Melatonin Delays Onset of HD in Mouse Model

Posted on February 27, 2015

Melatonin Delays Onset, and Prolongs Survival in an HD Mouse Model


Dr Robert Friedlander

In 2008, we covered research by Dr. Robert Friedlander and colleagues which showed that inhibiting the release of cytochrome c was neuroprotective in the R6/2 mice.

When the mitochrondria, the energy factories of the cell, are damaged in neurodegenerative disease, they release cytochrome c into the cytoplasm of the cell. Cytochrome c is a small protein associated with the membrane of the mitochondria. Its release activates caspases. The word caspase comes from cysteine-aspartic-acid-proteases. These enzymes play a role in apoptosis, programmed cell death. Specifically, cytochrome c release activates caspase 9 which in turn activates caspase 3 which brings about the death of the cell.

Dr. Friedlander and colleagues conducted a screen of drugs from the National Institute of Neurological Disorders and Stroke. Their Neurodegeneration Drug Consortium maintains a library of 1040 compounds, most of which are FDA approved for other purposes and many of which cross the blood brain barrier. Of the 16 promising drugs which were identified, they initially selected methazolamide, a drug which crosses the blood brain barrier and is approved to treat glaucoma, to test in the R6/2 mice. Disease onset was delayed and survival time prolonged. In addition, neurodegeneration was reduced.

The new study presents the results of a preclinical study of melatonin, another inhibitor of cytochrome c. The mice were injected daily with either melatonin or a placebo, evaluated weekly for signs of the disease, and their brain tissue was examined after death. Melatonin treatment delayed the onset of disease, slowed disease progression, reduced neurodegeneraion, and prolonged life span by 21 percent.

This is an important finding since melatonin has a good safety profile and crosses the blood brain barrier. However, the researchers did not simply assume that inhibition of cytochrome c was the only mechanism by which melatonin conferred neuroprotection but did further research with cell models to explore the mechanisms involved. It has become increasingly important to know why a drug is expected to work so that good decisions can be made about which drugs should go into clinical trials and to learn from any failures. A drug which has been shown to address a significant therapeutic target effectively and safely should be given priority. If a trial fails it is important to know whether the drug failed to affect the target or whether the target might not have been well-chosen.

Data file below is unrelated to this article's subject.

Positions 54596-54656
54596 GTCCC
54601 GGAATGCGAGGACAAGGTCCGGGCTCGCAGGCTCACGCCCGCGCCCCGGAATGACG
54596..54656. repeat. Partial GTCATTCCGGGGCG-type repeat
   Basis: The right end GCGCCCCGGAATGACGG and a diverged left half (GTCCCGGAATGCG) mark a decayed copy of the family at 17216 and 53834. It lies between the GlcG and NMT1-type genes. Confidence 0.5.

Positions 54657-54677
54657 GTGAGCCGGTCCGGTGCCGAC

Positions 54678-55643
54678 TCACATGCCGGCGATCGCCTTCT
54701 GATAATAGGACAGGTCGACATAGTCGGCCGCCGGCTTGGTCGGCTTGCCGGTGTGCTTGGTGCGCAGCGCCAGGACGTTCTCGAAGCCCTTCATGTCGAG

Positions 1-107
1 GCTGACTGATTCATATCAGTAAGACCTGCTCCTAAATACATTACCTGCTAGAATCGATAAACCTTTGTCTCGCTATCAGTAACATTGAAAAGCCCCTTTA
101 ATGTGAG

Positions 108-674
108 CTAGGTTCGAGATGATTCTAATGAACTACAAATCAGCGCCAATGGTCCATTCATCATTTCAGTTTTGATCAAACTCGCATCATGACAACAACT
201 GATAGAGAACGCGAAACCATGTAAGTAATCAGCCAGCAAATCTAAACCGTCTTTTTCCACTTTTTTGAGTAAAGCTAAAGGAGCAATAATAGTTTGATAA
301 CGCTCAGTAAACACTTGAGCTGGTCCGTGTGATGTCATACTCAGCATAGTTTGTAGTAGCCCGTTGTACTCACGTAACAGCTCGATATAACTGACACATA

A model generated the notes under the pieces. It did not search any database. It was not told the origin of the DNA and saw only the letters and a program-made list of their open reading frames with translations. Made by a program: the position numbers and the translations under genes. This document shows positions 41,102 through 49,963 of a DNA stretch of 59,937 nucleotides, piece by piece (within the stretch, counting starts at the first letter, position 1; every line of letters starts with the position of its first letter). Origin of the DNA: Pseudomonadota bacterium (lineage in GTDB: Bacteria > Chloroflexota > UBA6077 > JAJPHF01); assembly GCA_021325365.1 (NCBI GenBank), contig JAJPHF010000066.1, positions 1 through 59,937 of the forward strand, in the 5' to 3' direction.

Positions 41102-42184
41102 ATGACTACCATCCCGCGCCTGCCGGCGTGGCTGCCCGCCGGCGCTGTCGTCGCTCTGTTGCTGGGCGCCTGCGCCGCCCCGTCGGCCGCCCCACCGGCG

The researchers found that melatonin does indeed inhibit the cytochrome c and the activation of caspases 9 and 3. In addition, melatonin inhibits the Rip2 protein which activates caspase 1. Rip2 is known to be elevated in the brains of the R6/2 mice. Melatonin also inhibits the loss of mitochondria membrane potential, a pathology found in HD models as well as models of other neurodegenerative disorders.

In addition, melatonin preserves melatonin (MT1) receptors which are known to be reduced in HD models and HD patients as the disease progresses. MT1 receptors are found on the mitochondria. Administration of an agent that prevents melatonin from binding to the MT1 receptor accelerates cell death, while gene-engineering to increase the number of receptors delays it.

On the issue of mechanism, the researchers suggest that melatonin exerts its neuroprotective effects by inhibiting cell death pathways by preserving the MT1 receptors as well as through its antioxidant properties.

Lower levels of melatonin are found in Huntington’s disease as well as in Parkinson’s and Alzheimer’s diseases. In addition, melatonin levels decline with age.

“Extra melatonin might help fill all the available MT1 receptors, allowing the hormone to counter the programmed cell death cascade and thus protect neurons,” Dr. Friedlander said. “This suggests that melatonin or similar agents that influence the MT1 receptor have potential as an HD treatment, which we’ve never had before.”

One of the limitations of melatonin is that it has a short half-life of 20 to 50 minutes. However, it has some analogues with a longer half –life and there are also drugs which increase the MT1 receptors; these are likely to be explored as potential treatments.

Xin Wang, Ana Sirianni, Zhijuan Pei, Kerry Cormier, Karen Smith, Jiying Jiang, Shuanhu Zhou, Hui Wang, Rong Zhao, Hiroko Yano, Jeong Eun Kim, Wei Li, Bruce S. Kristal, Robert J. Ferrante, and Robert M. Friedlander. “The Melatonin MT1 Receptor Axis Modulates Mutant Huntingtin-Mediated Toxicity.” The Journal of Neuroscience 12 October 2011, 31(41):14496-14507.

Zin Wang, Shan Zhu, Zhijuan Pei, Martin Drozda, Irina Stavrovskaya, Steven DelSignore, Kerry Cormier, Ethan Shimony, Hongyan Wang, Robert Ferrante, Bruce Kristal, and Robert M. Friedlander. “Inhibitors of cytochrome c release with therapeutic potential for Huntington’s disease.“ The Journal of Neuroscience 2008 Sep 17;28(38):9473-85.

– Marsha L. Miller, October 21, 2011

Posted in Our opinion, Uncategorized, Weekly News
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